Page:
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Attorney seeks to lift gag order in crosswalk protester case

An attorney has filed a petition in District Court against Boulder City Municipal Court Judge Victor Miller.

Stephen Stubbs filed the petition for a Writ of Mandamus in Nevada’s Eighth Judicial District Court on Friday, March 2, to restore his right to free speech that he said Miller took away from him through an gag order he issued in the city’s case against his client, Boulder City resident John Hunt, who was arrested on several charges after a crosswalk protest against a police-sanctioned pedestrian enforcement event.

In his petition, Stubbs said Miller issued a gag order Feb. 22 against him and Hunt because of a social media post Stubbs made on Feb. 19 about then-Acting City Attorney Steve Morris. It said that Morris does not care about the First Amendment.

Stubbs said that post was “clear political speech, made in a public forum, addressing a widespread and important political topic” for Boulder City, as it was about the potential appointment of Morris as full-time city attorney. (Morris’ contract for employment was approved at the Feb. 27 City Council meeting; he was selected as the new city attorney in September 2017.)

Because of the gag order, he said he was unable to participate in the political process with selecting Morris as city attorney and that is an unconstitutional prior restraint on free speech and publication.

Stubbs’ petition also questions the constitutionality of the gag order because Hunt’s case is not a jury trial and, as such does not need to prohibit speech to prevent influencing a potential jury pool and ensuring a fair trial.

A written version of the gag order was issued the afternoon of Feb. 27, which ordered that “all counsel are prohibited from engaging in extrajudicial communications that in any way disparage or otherwise comment on opposing counsel relative to this case.”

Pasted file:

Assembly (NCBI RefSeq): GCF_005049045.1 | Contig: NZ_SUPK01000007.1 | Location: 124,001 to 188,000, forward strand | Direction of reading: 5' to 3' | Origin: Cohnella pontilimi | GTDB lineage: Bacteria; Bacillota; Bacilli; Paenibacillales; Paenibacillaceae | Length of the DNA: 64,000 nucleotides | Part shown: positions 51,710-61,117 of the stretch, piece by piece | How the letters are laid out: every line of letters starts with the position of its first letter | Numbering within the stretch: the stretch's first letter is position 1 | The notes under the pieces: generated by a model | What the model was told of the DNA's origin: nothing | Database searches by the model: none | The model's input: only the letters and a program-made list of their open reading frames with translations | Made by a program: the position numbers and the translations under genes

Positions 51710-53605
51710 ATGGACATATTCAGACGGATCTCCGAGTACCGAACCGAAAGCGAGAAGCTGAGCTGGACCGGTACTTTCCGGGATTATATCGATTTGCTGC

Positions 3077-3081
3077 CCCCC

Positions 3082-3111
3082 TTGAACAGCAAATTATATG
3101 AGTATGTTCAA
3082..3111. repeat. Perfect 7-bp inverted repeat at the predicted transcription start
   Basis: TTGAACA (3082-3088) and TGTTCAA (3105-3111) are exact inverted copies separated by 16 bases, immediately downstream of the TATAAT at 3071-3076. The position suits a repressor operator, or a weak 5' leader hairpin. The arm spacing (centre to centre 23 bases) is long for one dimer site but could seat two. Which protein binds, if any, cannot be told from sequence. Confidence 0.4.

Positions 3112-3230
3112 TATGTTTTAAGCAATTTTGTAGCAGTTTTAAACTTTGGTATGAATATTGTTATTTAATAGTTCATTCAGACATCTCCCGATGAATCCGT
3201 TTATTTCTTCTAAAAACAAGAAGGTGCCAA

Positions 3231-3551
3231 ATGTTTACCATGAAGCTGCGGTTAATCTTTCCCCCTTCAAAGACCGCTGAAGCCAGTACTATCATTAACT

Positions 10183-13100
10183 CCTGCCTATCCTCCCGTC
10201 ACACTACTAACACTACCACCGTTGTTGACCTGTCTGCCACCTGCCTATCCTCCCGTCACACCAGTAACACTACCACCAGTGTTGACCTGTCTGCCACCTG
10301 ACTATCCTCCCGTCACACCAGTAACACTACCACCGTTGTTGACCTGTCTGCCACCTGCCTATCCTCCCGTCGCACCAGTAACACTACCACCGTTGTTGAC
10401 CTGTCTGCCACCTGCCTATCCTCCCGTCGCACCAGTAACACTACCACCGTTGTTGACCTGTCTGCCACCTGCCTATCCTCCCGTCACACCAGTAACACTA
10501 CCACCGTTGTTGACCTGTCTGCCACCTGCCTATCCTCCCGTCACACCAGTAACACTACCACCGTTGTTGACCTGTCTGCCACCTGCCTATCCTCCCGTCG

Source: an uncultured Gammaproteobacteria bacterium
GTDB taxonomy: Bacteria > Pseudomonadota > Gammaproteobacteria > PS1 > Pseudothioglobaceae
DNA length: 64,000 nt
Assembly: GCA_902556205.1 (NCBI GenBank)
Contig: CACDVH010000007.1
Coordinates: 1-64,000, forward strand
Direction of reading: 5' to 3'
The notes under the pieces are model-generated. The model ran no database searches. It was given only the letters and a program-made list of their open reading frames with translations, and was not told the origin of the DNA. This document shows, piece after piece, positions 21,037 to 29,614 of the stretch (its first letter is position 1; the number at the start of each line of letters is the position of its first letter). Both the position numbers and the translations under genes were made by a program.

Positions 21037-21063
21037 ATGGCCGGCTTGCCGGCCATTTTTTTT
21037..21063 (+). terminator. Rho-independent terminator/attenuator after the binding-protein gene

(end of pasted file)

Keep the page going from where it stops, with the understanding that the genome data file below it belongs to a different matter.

Miller said that he is limited by judicial ethics in what he can say about pending cases, but he is happy to have the District Court look at this matter.

Stubbs moved from Boulder City in 2012, but said he continues to do a lot of business in town.

Stubbs also said in the writ that at the hearing on Feb. 22, Miller “proclaimed” Morris to be “ethical” and that he “would never violate the oath he took to protect the Constitution.”

Due to Morris being Miller’s church leader, Stubbs was concerned about Miller’s ability to objectively assess Morris in the courtroom. Both are members of The Church of Jesus Christ of Latter-day Saints, and Morris is a stake president and presides over the geographical stake including Boulder City.

According to the LDS website, a stake president is the presiding high priest over a stake and with two counselors oversees the spiritual and temporal welfare of the church members.

In his petition, Stubbs said that a stake president is viewed as man with direct divine revelation for the members and that “going against him in anyway is a rebellion against God.”

He believes since Morris is the stake president over Boulder City’s only judge it is a conflict of interest and that Miller cannot be objective. He also said in the writ that Miller ignored the social media post as free speech because he was upset that it criticized his church leader.

Stubbs is also a member of the LDS church but is not in Morris’ stake and said that he respects his calling in that position.

Contact reporter Celia Shortt Goodyear at cgoodyear@bouldercityreview.com or at 702-586-9401. Follow her on Twitter @csgoodyear.

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